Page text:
Electric motors produce peak torque, but zero shaft power output, at zero rpm (stalled). And peak efficiency at about 50% rated amp load. Piston engines produce peak torque and reach peak efficiency at max BMEP, which occurs at wide open throttle at a point below the peak of the horsepower curve. Turbine engines are similar except peak efficiency is reached at maximum shaft horsepower or thrust.

I would suggest following the outline to set it up in a real piston or turbine helicopter. It will work just fine, as it was designed. It has been flown 100’s of hours. It might be new in Copter 4.0, but it is not a new un-tested “feature” otherwise, flown for just about year in commercial applications before it ever appeared in Copter 4.0.

This will be hard for people to understand but you have to look at the power curve of a normally aspirated piston aircraft engine to get a better grasp on the concept of throttle vs power.

At takeoff at sea level you will use maximum power - 28.5" of manifold pressure. As soon as you have positive rate you will pull the gear in, retract the flaps and clean the airplane up for climb. Power is reduced to 25 square, 90% of sea level power, to keep the engine within its temperature limits.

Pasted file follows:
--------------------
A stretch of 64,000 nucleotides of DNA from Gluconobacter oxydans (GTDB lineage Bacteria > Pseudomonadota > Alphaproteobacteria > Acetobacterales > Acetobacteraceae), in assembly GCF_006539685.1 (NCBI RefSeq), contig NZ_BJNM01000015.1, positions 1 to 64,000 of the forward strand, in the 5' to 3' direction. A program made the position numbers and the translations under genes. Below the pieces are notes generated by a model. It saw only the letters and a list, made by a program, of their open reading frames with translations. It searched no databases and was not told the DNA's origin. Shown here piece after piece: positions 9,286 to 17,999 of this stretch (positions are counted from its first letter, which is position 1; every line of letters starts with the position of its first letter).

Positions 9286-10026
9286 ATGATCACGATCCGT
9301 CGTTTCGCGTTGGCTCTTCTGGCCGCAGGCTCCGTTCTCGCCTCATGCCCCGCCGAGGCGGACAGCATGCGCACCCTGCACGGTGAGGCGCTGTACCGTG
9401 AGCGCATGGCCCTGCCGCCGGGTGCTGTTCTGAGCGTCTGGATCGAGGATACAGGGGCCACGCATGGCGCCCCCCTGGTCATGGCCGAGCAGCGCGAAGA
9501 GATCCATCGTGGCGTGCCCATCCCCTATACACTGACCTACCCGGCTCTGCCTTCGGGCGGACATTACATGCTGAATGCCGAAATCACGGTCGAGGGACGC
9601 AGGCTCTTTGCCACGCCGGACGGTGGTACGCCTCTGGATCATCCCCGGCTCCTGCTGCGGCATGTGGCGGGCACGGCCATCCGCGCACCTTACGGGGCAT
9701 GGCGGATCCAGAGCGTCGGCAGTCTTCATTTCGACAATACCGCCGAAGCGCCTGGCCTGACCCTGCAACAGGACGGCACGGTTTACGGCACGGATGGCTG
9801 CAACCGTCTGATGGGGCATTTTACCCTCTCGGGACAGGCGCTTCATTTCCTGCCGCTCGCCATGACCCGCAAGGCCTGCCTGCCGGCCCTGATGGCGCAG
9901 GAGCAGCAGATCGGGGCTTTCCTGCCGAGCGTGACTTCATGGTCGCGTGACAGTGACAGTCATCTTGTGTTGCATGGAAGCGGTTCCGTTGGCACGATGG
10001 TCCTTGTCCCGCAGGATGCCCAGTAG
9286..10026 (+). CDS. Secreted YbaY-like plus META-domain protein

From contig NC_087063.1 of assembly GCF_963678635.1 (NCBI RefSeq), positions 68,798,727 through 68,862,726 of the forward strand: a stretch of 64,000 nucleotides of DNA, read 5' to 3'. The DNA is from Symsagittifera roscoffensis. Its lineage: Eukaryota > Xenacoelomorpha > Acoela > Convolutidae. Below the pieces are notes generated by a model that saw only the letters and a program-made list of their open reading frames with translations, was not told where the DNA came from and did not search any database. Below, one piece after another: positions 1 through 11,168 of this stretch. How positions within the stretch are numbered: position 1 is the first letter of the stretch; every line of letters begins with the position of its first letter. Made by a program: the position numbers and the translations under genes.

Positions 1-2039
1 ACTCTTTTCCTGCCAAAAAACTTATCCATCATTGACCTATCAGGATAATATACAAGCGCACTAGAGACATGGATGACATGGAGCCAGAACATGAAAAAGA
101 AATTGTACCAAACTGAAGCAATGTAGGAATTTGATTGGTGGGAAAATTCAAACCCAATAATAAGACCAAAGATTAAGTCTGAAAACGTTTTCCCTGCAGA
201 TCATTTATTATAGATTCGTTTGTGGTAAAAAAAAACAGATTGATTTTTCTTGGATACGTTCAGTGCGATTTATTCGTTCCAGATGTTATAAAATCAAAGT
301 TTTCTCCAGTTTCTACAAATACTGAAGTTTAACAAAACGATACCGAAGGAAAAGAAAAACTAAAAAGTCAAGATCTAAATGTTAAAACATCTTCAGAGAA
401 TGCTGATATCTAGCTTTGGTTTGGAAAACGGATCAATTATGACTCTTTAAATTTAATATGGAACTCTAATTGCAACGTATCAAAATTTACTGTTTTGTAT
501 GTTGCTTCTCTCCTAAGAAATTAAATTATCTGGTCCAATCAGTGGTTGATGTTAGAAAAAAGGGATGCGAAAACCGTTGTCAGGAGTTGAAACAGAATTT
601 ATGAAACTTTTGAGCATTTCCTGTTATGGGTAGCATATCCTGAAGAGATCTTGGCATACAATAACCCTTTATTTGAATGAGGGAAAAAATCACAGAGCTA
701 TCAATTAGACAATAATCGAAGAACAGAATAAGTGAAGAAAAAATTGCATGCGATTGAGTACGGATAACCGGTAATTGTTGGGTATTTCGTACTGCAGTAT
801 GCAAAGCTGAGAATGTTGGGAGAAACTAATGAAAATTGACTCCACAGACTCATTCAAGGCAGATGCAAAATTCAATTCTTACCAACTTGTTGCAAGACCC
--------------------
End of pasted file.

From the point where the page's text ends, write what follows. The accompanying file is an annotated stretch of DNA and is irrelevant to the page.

As you climb, to maintain 90% power you have to open the throttle until it is wide open at around 6,000 MSL. If you cruise altitude is 10,000 MSL you will be down to around 20" of manifold pressure with the throttle wide open and reduce rpm with the prop governor to peak torque. This is where the engine has best efficiency. Throttle wide open (peak volumetric efficiency), rpm at peak torque. This yields best specific fuel consumption (lb/hp-hr).

The governor that is now in Copter 4.0 was designed with this in mind. You tune the throttle curve (the baseline) for a specific density altitude, say a dryer cooler day. Now you get a change in density altitude - warmer more humid day. The thrust efficiency of the rotor, and the power of the engine both drop. The difference in thrust efficiency of the rotor is not enough to get the throttle curve to compensate. So you need a system that can maintain that 25" of manifold pressure by opening the throttle further. This is what the governor does - automatically.

So I hope you can see that analyzing what the governor does with an electric motor is totally pointless. It was not designed with that in mind.

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Thank you for your kind help. I will try and adjust again.

hi ChrisOlson,Through the internal governor, my engine speed was fixed, but it didn’t feel perfect.